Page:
No documentation is required to form a general partnership, but a written, signed partnership agreement defining each partner’s rights and obligations is highly recommended.

    Limited Partnership

Limited partnerships have two types of owners, general partners and limited partners. General partners have control over the operations of the business and are liable for the debts and obligations of the business. Limited partners have little or no say in the operation of the business, but have limited liability protection. This form of business entity is useful when an investor wants to invest in a business but does not want to be involved personally liable for the debts of the business.

To form a limited partnership, documentation must be filed with the state.

    Corporation (C-Corp)

The corporation is probably the most well-known business entity. A corporation provides the shareholders of the business with limited liability protection and allows for an unlimited number of shareholders. Subject to Securities and Exchange Commission restrictions, transfer of stock in the corporation can be done without affecting the corporation’s status and various types of stock can be formed. Many venture capitalists and angel investors require that a business be a C-Corp before providing any funding.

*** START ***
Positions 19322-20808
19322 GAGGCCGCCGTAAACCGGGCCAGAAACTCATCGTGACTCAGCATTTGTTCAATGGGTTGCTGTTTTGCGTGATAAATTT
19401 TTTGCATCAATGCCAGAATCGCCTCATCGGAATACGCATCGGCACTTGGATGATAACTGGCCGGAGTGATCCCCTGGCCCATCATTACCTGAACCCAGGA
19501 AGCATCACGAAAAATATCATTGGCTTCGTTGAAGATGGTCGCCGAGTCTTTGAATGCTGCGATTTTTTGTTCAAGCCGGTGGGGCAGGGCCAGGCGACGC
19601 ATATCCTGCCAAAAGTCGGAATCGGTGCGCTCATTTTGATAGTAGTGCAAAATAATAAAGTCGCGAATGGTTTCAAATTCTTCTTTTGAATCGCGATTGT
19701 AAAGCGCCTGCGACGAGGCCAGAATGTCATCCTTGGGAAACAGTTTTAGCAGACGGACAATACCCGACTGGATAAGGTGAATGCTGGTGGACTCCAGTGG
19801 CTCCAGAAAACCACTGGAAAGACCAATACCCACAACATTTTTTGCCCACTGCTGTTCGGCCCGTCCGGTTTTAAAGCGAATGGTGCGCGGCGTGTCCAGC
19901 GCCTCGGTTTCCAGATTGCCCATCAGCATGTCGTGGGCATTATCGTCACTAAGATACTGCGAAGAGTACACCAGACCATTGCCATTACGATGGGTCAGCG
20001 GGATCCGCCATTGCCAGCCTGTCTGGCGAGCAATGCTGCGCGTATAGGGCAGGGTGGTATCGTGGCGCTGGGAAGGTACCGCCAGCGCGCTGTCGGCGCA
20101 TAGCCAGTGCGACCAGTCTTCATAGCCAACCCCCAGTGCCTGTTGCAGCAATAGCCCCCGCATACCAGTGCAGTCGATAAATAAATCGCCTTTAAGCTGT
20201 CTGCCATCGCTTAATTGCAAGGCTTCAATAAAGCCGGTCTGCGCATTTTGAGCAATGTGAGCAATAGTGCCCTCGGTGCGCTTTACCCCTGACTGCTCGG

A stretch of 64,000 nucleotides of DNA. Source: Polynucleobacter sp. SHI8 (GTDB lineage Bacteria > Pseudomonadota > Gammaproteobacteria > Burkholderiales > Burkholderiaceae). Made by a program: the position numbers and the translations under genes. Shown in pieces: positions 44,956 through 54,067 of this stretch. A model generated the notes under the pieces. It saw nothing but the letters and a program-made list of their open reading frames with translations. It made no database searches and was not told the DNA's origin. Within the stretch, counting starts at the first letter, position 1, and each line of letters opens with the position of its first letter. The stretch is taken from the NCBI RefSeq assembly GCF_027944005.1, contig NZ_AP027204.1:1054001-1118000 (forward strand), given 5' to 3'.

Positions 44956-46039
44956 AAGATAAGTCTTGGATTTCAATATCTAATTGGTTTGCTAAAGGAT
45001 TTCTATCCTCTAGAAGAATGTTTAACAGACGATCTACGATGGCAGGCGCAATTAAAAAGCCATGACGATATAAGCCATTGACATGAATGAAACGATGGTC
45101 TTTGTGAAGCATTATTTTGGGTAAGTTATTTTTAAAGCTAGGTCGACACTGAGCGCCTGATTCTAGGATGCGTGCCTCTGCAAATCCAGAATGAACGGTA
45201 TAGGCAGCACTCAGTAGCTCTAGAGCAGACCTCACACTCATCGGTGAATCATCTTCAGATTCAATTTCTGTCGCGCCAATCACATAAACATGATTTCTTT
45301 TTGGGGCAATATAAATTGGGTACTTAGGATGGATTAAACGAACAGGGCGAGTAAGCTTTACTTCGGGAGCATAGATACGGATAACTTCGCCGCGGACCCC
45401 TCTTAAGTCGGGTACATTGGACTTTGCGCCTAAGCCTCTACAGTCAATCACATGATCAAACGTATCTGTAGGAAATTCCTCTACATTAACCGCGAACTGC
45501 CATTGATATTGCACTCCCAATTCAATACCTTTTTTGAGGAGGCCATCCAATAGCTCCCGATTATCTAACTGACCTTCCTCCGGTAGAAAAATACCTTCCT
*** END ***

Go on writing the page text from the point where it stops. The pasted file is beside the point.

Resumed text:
Corporations are subject to double taxation. This means that the corporation’ s income is taxed and the distributions made from the corporation’s income is taxed again when it is distributed to the shareholders.

Management of a corporation is accountable to the corporation’s board of directors who are elected by the shareholders. Corporations must also adhere to well-defined formalities such as holding regular meetings of the shareholders and board of directors, operating in accordance with the corporate bylaws, and maintaining proper records.

C-Corps are formed by filing with the secretary of state in the state of incorporation. A C-Corp must register as a foreign corporation in every state in which it actively does business.

    Small Business Corporation (S-Corp)

S-Corps are corporations, but, under the Internal Revenue Code, S-Corps have flow through taxation like a partnership rather than being taxed on the corporation’s income and taxed again when the income is distributed to the shareholders like a C-Corp. This means that rather than taxing the business’s income at the corporate level and again when it is distributed to the shareholders, the business’s income is only taxed when it is passed to the shareholders. Taxable income is allocated by each shareholder’s percentage of ownership of the S-Corp. S-Corp owners pay themselves “reasonable compensation” and must withhold FICA/FUTA taxes.